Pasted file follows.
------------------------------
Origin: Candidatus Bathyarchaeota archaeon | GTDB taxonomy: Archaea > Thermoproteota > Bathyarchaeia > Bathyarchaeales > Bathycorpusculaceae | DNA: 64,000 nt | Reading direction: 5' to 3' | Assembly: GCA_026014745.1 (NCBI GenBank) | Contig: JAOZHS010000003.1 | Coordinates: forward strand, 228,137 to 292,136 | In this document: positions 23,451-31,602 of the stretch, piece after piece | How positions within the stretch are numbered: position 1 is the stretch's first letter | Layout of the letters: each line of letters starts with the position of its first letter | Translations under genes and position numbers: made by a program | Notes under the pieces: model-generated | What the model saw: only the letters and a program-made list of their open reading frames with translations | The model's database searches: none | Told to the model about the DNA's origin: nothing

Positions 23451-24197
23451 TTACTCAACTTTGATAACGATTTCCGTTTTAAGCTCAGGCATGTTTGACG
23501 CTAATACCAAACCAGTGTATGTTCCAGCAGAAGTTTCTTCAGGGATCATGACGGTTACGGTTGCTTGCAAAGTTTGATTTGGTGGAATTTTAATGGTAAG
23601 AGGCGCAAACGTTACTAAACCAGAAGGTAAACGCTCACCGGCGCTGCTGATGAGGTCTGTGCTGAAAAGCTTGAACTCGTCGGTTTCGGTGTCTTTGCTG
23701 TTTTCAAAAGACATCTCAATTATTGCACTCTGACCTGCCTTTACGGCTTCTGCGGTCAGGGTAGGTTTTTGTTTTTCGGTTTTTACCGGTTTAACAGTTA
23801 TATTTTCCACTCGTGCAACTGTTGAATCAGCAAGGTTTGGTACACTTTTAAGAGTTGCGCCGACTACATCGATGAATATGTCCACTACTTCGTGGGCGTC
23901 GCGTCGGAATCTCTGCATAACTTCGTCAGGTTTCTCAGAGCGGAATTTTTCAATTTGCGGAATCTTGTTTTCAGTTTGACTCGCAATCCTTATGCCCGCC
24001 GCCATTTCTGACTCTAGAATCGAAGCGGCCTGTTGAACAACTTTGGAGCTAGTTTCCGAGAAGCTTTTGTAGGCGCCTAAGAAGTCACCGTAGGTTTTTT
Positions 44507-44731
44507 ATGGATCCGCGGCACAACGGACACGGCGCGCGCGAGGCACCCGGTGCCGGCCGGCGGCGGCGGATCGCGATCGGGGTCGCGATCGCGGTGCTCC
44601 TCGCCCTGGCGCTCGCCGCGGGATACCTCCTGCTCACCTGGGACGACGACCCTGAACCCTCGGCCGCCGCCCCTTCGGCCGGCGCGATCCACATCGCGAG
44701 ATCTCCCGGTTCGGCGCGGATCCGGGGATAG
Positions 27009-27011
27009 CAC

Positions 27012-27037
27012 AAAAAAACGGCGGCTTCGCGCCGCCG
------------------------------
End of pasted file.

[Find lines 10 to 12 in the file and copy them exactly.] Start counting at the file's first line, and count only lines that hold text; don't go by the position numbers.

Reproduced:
Positions 44507-44731
44507 ATGGATCCGCGGCACAACGGACACGGCGCGCGCGAGGCACCCGGTGCCGGCCGGCGGCGGCGGATCGCGATCGGGGTCGCGATCGCGGTGCTCC
44601 TCGCCCTGGCGCTCGCCGCGGGATACCTCCTGCTCACCTGGGACGACGACCCTGAACCCTCGGCCGCCGCCCCTTCGGCCGGCGCGATCCACATCGCGAG